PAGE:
In the quarter-finals, Millman saved two match points at 3-5 down in the decider and recovered from 0/5 in a final-set tie-break to outlast Tommy Paul. Millman also needed to recover from a set down against Frances Tiafoe in the semi-finals to reach his third ATP Tour final. The 31-year-old Australian handled the pressure of playing a championship match well in Nur-Sultan. He saved all six break points he faced against Adrian Mannarino to become the oldest first-time ATP Tour champion of the season.
“It is incredible. I am so happy and relieved,” Millman said. “I just feel very satisfied. It is just a pure moment of satisfaction… That was my third final, third time lucky, I guess. These things aren’t easy to win and to do so at a place where I felt so comfortable all week, in terms of the hospitality, makes it really special. To win the inaugural Astana Open is special. I am so happy. It has been a big team effort and I am pumped.”
Jannik Sinner – Sofia [First-Time Winner Spotlight]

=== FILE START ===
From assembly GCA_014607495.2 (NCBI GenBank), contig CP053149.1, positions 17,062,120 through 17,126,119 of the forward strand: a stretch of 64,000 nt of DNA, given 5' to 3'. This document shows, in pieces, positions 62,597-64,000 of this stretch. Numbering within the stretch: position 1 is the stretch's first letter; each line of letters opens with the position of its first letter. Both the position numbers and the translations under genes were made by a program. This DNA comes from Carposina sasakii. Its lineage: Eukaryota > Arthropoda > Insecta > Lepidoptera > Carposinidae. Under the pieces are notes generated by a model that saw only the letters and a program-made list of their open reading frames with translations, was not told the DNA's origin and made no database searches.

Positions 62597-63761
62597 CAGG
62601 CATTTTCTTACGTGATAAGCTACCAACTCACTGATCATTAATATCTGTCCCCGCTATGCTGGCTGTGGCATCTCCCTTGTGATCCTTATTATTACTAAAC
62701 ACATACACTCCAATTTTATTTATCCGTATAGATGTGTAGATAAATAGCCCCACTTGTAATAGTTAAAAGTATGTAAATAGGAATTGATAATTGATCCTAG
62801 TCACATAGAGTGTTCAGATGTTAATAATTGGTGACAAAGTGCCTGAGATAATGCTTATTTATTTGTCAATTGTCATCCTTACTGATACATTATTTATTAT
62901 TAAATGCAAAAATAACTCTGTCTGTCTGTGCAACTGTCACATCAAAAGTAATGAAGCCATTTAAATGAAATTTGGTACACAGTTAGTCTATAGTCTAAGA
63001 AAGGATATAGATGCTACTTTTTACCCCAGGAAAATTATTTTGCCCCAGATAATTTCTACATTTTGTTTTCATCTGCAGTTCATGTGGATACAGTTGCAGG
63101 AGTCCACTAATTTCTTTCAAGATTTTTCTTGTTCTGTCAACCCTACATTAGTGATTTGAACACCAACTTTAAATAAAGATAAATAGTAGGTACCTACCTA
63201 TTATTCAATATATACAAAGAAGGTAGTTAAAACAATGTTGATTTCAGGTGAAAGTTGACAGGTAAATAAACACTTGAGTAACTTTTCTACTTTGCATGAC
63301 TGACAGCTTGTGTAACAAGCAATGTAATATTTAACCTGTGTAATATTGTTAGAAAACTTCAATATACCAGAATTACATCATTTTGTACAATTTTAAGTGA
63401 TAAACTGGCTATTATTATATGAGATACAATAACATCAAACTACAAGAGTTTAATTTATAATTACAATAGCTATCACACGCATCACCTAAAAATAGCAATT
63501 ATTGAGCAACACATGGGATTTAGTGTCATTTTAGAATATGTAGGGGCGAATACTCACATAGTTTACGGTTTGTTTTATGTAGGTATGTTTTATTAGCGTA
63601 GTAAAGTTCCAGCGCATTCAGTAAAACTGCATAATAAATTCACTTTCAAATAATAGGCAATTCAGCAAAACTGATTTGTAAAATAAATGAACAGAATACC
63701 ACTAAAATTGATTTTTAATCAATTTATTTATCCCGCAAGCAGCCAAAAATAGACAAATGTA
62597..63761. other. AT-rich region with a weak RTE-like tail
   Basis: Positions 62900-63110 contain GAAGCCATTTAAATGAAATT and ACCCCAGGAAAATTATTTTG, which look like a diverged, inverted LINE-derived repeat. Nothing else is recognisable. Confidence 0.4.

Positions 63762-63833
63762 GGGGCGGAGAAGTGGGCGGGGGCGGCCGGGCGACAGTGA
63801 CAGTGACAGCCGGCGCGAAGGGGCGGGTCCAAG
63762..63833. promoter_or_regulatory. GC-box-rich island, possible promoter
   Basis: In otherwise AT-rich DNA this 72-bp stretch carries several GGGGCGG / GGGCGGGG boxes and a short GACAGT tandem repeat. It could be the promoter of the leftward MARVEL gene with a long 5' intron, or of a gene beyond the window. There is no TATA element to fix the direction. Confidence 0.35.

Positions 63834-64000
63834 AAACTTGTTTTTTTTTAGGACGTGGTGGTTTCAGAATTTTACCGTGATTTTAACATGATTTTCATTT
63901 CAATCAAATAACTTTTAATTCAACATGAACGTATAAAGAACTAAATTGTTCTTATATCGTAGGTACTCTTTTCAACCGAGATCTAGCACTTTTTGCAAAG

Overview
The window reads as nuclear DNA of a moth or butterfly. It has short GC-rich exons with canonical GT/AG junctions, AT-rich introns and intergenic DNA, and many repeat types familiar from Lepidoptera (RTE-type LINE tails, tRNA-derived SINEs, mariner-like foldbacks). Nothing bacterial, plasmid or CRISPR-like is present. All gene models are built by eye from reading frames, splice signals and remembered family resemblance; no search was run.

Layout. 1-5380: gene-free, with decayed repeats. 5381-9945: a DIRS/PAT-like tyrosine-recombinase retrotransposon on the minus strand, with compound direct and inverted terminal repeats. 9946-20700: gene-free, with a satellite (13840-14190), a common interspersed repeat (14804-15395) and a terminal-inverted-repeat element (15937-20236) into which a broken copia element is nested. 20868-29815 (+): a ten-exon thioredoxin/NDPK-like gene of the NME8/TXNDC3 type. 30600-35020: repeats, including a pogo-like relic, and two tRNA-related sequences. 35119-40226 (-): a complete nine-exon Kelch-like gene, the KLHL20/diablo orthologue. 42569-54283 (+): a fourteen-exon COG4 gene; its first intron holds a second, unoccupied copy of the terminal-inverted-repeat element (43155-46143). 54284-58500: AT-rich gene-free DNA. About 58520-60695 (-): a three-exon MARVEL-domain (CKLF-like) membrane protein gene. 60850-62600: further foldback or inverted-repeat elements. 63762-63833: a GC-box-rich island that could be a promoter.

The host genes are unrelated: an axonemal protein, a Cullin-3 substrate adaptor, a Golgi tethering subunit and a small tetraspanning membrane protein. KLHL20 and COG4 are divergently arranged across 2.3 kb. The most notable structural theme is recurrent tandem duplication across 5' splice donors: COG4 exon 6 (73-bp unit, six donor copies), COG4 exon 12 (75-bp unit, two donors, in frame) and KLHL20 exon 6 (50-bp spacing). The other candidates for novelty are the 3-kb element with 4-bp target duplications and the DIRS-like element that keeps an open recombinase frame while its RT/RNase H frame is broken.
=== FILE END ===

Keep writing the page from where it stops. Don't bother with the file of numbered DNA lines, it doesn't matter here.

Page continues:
One year after his breakthrough success at the 2019 Next Gen ATP Finals in Milan, Jannik Sinner ended an impressive 2020 season with his first ATP Tour title at the Sofia Open. The #NextGenATP Italian dropped just one set en route to the final. In the quarter-finals, he recovered from a set down to overcome Alex de Minaur in a repeat of the 2019 Milan championship match.
In the final, Sinner was pushed all the way to a final-set tie-break by Vasek Pospisil. The 19-year-old played with aggression in crucial moments to clinch his victory and earn his place in the history books. Sinner became the youngest ATP Tour titlist since an 18-year-old Kei Nishikori won the 2008 Delray Beach Open by VITACOST.com.
“It is always special when you win tournaments,” Sinner said. “I felt well this week. It is special. Playing finals like this, 7-6 in the third… is always tough. But when you win, it is an even better win than winning 6-1 6-1.
“I am happy about the match, how I tried to stay there every point and I think it is a very special week for me.”
Sinner’s title run capped a memorable 2020 season for the San Candido-born star. The 6’2” right-hander earned three Top 10 wins in 2020 and finished the year with a 19-11 record. Following his success in Sofia, Sinner jumped to a career-high No. 37 in the FedEx ATP Rankings.